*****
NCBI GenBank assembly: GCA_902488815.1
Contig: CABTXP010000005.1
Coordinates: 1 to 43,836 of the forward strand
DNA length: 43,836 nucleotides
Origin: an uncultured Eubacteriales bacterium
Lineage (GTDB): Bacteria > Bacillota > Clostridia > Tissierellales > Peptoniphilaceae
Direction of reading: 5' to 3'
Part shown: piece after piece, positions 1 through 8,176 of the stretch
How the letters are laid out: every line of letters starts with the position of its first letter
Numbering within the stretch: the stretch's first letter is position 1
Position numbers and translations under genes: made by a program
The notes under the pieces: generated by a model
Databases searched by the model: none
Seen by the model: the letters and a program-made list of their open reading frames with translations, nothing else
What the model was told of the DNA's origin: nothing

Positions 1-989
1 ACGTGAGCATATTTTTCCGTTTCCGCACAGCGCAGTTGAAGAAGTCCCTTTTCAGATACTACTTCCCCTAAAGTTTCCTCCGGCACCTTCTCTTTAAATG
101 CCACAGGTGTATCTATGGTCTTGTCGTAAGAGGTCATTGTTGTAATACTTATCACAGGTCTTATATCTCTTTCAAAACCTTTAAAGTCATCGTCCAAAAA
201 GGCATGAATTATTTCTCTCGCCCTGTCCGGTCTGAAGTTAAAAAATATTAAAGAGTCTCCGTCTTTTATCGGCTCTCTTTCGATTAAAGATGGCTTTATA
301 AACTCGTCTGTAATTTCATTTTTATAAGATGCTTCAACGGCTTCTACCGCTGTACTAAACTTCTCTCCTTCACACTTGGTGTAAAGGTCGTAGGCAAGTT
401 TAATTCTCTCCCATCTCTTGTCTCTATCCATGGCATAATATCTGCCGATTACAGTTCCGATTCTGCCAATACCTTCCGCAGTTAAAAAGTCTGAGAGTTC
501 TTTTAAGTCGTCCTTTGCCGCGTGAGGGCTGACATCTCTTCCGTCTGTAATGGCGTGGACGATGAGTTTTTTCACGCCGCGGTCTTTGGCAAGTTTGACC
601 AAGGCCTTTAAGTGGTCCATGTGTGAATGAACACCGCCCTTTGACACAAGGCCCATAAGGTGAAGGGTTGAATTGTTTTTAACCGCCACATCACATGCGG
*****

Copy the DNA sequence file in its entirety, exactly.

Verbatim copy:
NCBI GenBank assembly: GCA_902488815.1
Contig: CABTXP010000005.1
Coordinates: 1 to 43,836 of the forward strand
DNA length: 43,836 nucleotides
Origin: an uncultured Eubacteriales bacterium
Lineage (GTDB): Bacteria > Bacillota > Clostridia > Tissierellales > Peptoniphilaceae
Direction of reading: 5' to 3'
Part shown: piece after piece, positions 1 through 8,176 of the stretch
How the letters are laid out: every line of letters starts with the position of its first letter
Numbering within the stretch: the stretch's first letter is position 1
Position numbers and translations under genes: made by a program
The notes under the pieces: generated by a model
Databases searched by the model: none
Seen by the model: the letters and a program-made list of their open reading frames with translations, nothing else
What the model was told of the DNA's origin: nothing

Positions 1-989
1 ACGTGAGCATATTTTTCCGTTTCCGCACAGCGCAGTTGAAGAAGTCCCTTTTCAGATACTACTTCCCCTAAAGTTTCCTCCGGCACCTTCTCTTTAAATG
101 CCACAGGTGTATCTATGGTCTTGTCGTAAGAGGTCATTGTTGTAATACTTATCACAGGTCTTATATCTCTTTCAAAACCTTTAAAGTCATCGTCCAAAAA
201 GGCATGAATTATTTCTCTCGCCCTGTCCGGTCTGAAGTTAAAAAATATTAAAGAGTCTCCGTCTTTTATCGGCTCTCTTTCGATTAAAGATGGCTTTATA
301 AACTCGTCTGTAATTTCATTTTTATAAGATGCTTCAACGGCTTCTACCGCTGTACTAAACTTCTCTCCTTCACACTTGGTGTAAAGGTCGTAGGCAAGTT
401 TAATTCTCTCCCATCTCTTGTCTCTATCCATGGCATAATATCTGCCGATTACAGTTCCGATTCTGCCAATACCTTCCGCAGTTAAAAAGTCTGAGAGTTC
501 TTTTAAGTCGTCCTTTGCCGCGTGAGGGCTGACATCTCTTCCGTCTGTAATGGCGTGGACGATGAGTTTTTTCACGCCGCGGTCTTTGGCAAGTTTGACC
601 AAGGCCTTTAAGTGGTCCATGTGTGAATGAACACCGCCCTTTGACACAAGGCCCATAAGGTGAAGGGTTGAATTGTTTTTAACCGCCACATCACATGCGG